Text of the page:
Buying a car/Range advice

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New member
Feb 6, 2023
Hello and thanks for everyone for the amazing information offered by the community <3

I am about to buy a Citroen C Zero 2012 in Belgium. I asked the owner to have the battery tested, which he then did and gave me only some readings of the Ah during the years with the current reading being 31.8Ah.

I have a daily commute of 2x ±50KM "highway almost 40KM with top speed 120KM/h and 10KM in city".
I am thinking of charging the car at home and then again at work.

My question is:
-Do you think the car with this Ah reading can do the single trip with the highest speed 120/70/50KM/H in winter with the AC heating on?
-What is the estimated maximum range with this car and this Ah reading?
I am still learning about EVs and this will be my first one.

Thank you so much.
Edit: The car has done 64,000 KM.
I think this will work when you can charge at work during winter time, in the summer it could even work with only charging at home. I had a 35 km distance, 10 km city and 25 km highway, during summer I usually had a topspeep of 110 km/h, during wintertime I decided to do some slight hypermiling and stay behind a truck with about 80-90 km/h.
The heater eats a LOT of battery power, what you can do to get a bit more range is insulate the heater itself and all the pipes and hoses :) it is not that difficult, I think there is even a thread here in the forum. For the capacity of your battery I'd estimate about 80-100 km range during summer time, during winter maybe 60-70.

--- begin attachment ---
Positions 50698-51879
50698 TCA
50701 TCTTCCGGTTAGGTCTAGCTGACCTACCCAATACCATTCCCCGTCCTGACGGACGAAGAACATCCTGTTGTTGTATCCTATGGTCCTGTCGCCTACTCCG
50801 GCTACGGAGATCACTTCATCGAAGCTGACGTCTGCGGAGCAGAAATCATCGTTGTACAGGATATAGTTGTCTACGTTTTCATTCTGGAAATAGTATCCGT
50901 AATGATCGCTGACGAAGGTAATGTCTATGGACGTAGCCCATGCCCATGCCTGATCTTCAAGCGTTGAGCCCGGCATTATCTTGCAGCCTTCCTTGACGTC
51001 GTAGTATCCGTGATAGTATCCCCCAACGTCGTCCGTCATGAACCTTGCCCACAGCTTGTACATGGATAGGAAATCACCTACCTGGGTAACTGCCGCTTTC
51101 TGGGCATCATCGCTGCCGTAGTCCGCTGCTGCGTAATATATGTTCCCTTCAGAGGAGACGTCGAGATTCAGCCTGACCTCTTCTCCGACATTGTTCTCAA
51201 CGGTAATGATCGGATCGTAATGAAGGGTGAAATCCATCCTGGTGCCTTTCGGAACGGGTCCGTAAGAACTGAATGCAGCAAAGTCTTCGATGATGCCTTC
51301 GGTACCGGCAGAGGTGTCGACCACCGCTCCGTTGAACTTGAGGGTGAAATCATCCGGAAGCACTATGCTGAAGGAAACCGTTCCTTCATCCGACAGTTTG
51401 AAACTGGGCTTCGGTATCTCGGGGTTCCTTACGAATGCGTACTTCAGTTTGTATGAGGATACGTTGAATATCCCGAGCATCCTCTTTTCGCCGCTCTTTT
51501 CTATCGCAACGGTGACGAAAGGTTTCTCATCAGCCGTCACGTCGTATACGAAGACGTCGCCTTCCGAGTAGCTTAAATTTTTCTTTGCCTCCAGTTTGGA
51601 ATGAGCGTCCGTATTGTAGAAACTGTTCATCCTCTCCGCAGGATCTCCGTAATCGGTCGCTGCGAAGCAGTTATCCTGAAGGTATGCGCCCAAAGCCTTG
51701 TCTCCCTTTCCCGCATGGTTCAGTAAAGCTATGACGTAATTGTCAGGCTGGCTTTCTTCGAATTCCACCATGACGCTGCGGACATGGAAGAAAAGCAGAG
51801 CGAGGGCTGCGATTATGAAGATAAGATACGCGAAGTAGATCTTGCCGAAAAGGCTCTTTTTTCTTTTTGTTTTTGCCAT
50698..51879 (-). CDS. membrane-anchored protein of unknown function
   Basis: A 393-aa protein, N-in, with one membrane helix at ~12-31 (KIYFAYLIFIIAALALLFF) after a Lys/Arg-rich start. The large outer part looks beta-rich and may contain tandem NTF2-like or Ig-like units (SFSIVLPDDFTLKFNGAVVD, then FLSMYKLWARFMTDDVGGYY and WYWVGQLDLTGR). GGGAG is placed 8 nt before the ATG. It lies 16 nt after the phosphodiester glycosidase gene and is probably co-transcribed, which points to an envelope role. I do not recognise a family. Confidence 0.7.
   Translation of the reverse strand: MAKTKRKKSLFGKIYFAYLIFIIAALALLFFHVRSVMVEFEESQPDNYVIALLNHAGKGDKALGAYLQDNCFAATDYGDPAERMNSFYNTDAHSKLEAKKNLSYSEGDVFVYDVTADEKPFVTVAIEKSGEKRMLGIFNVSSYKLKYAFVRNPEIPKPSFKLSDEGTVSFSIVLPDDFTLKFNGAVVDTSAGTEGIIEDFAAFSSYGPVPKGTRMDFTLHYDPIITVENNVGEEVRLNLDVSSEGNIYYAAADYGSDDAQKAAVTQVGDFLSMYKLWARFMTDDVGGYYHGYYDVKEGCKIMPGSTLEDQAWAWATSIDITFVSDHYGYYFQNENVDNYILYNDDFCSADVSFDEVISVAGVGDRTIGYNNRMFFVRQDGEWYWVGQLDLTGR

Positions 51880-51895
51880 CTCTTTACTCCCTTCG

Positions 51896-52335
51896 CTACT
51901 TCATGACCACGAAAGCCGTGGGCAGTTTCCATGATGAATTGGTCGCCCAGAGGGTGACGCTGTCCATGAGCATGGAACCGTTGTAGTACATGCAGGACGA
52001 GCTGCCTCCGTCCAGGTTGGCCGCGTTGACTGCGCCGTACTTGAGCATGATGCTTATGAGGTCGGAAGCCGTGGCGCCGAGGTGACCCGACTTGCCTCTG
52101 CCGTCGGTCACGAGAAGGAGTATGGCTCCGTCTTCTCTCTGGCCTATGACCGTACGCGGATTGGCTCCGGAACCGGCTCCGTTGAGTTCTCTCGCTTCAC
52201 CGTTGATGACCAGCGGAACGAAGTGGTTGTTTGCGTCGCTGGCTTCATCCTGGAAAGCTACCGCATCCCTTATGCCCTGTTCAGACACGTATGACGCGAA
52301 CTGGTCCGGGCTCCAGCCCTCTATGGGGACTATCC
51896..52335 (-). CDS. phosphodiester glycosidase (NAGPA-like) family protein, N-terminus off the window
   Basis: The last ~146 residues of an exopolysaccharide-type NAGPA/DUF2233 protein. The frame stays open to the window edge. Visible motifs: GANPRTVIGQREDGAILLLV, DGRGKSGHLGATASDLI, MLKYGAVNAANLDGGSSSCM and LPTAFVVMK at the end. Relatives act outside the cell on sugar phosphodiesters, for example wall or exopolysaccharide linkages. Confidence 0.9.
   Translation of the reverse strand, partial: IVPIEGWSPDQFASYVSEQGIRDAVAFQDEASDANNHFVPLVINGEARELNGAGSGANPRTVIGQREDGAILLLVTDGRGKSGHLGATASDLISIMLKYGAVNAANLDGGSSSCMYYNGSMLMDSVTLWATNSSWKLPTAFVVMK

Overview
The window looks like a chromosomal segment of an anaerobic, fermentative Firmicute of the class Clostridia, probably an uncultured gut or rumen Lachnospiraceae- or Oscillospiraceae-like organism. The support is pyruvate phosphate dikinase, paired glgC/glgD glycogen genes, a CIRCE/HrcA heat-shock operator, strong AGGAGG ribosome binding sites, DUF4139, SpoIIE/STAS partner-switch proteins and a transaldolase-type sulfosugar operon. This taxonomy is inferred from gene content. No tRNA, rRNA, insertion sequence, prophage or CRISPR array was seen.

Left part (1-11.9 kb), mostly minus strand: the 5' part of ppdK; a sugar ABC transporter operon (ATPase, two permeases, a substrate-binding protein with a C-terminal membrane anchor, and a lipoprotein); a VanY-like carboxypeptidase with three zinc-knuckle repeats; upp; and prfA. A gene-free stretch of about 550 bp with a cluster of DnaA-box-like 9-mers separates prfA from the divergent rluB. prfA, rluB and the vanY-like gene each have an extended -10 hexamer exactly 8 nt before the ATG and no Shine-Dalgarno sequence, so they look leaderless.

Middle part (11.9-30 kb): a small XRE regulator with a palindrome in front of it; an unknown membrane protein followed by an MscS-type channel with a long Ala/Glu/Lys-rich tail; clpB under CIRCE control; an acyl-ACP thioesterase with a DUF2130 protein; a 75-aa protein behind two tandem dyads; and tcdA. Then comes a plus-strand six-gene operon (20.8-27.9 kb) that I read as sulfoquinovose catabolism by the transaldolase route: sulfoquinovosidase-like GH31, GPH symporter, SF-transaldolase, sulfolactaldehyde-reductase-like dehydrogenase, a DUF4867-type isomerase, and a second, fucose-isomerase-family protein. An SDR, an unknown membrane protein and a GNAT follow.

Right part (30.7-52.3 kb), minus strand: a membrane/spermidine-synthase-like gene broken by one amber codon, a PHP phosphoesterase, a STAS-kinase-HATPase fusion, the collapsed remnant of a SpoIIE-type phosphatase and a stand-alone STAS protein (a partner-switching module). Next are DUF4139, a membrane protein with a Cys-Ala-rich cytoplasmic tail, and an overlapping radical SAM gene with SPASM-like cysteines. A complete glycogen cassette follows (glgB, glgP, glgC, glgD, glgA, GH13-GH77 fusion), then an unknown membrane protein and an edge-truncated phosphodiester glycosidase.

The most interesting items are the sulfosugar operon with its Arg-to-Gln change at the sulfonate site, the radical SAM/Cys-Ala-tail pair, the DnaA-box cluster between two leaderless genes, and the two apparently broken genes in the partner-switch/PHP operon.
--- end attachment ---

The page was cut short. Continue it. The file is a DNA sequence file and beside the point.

I was able to get a bit more range out of mine by doing a complete discharge and a slow recharge without any interruption (my wallbox has several power setting), my capacity went from around 37ah to 39ah.
I am a bit less optimistic, especially concerned about winter performance, what average temperatures do ye get?

The current battery’s SOH (state of health) is about 70% (e.g it lost about 30% of its capacity in the last 10 years). You didn’t mention what mileage the car has but other users have reported an accelerated loss of capacity the more use it had. It would be interesting to get the battery readings over the years to see if that process has already started.

The range might be sufficient currently but you will be adding about 20’000km a year just commuting…

I would not do 120kph on a motorway, it will ‘eat’ your range as air resistance increases dramatically.

Bring the car for a test drive that simulates your commute to get a feeling for it as there are many variables that make an educated guess difficult on how far the car will get you on a single charge

Do you intend to charge AC (slow) or DC (faster) @ work?

Last but not least, dealer support and spare part availability are either nonexistent or ridiculously expensive, but thanks to this and other forums a lot of support is available DIY style…
Thank you greenfox and MickeyS70 for your reply and the great information.

The car milage is 64,000KM. Also in Belgium the winter temps are between -2 till 8. I think most of the times it is around 0 to 2.

I have called tons of dealers and car workshops/garages to try and test the car battery but no one is interested :roll: So the owner called his garage and after 3 days he sent me this photo which lakes any dates of when these tests happened.

So as I said I will be charging 2 times a day, one at home (Granny charger 3.2KW/H) to go to work and then the 2nd time at work (the charger there is a type2 7KW/H) to go back home.
As MickeyS70 mentioned by doing this trip 5 days a week and charging the car twice a day it is going to degrade the battery quickly, or not?
I really need a car and at the same time I do not want to buy a petrol or diesel car. I have a limited budget and the prices is going up :shock: